Already, in my dissertation I addressed the subject of music as a cultural good in need of restitution. Audiences had composers taken away from them, and composers lost audiences. It is too facile to think the audiences were all Nazis anyway, so no great loss to either of them. But that really isn’t the case. I grew up between the United States and Vienna before moving to London in 1977. I always wondered why in Austria the truly great names of European musicians in America barely registered in a city like Vienna. After all, Georg Szell and Erich Leinsdorf were Viennese! How was it possible they barely resonated within Vienna’s post-war biotope? Others, such as Bruno Walter and Eugene Ormandy had equally important Viennese careers that appeared to have been all but forgotten. In a letter from Georg Szell to Hans Gál, he mentioned the members of his family who had been murdered by the Nazis and admitted he would never return to conduct in Austria or Germany again. It may have given Szell some degree of partial satisfaction, but as far as the Austrians and Germans were concerned post-1945, who needed Szell, Ormandy, Leinsdorf, Walter, Klemperer, Dorati and all the others when they had Karajan and Karl Böhm? They weren’t immediately aware of any sense of loss. Only Szell lost out: he lost his family and he lost his homeland and he lost the audiences he once had, though he would argue he gained new audiences in America that he valued more than the ones he lost. As a result, those audiences he once had, found themselves having to “make do” with former Nazis like Karajan and Karl Böhm. To state that the German and Austrian audiences deserved no better is to see the world in the binary of black and white: Good people left and bad people stayed.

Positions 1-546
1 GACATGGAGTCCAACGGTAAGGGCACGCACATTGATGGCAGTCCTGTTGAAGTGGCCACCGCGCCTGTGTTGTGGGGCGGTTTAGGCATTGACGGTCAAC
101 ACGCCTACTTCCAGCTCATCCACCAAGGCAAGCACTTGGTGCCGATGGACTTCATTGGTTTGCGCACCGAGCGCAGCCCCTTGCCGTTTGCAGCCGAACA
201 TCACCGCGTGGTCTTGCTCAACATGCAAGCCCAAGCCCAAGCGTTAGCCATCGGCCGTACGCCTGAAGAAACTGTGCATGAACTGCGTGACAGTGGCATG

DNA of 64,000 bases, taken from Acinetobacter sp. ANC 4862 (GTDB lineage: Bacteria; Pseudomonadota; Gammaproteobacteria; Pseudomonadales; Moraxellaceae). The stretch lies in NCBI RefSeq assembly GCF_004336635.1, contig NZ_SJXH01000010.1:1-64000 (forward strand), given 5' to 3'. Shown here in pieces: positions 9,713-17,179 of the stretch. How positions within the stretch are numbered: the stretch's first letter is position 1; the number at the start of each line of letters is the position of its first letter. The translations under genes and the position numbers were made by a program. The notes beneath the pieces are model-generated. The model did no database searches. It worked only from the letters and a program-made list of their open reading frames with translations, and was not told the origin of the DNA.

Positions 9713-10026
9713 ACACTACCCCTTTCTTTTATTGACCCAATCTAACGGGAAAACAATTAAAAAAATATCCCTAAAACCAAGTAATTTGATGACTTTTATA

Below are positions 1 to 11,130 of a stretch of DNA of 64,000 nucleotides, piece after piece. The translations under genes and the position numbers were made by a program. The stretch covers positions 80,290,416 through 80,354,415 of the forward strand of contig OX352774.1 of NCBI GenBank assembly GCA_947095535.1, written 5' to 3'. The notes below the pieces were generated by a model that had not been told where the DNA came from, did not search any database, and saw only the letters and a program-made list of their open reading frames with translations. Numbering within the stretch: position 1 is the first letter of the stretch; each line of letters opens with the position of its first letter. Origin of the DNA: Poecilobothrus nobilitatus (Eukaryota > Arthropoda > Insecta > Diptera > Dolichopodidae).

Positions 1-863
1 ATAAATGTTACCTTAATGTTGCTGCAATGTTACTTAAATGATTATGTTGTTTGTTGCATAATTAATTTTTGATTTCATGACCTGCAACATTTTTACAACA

My parents used to joke that living in Austria in the 1960s, they never met a former Nazi. The more I dug into history, the more I began to think this was not really a joke at all. There is an enormous grey zone between antisemites who only wanted to see dead Jews and those who couldn’t leave and had no option but to come to some sort of accommodation. This grey zone really cannot be ignored much longer as there were a significant number of important composers who offered a wider spectrum of 20th century creativity than just Richard Strauss, Werner Egk and Carl Orff. People have forgotten and largely forgiven the accommodations Shostakovich reached with the Communist regime in the USSR. His complicity was no less through clenched teeth than many of the composers I mention in my chapter on Inner Exile. I don’t pretend there is a large cache of undiscovered Shostakovich equivalents among the debris of defeated Nazis, but I do suggest there are a number of important voices who have been wilfully neglected because of a complicity forced upon them.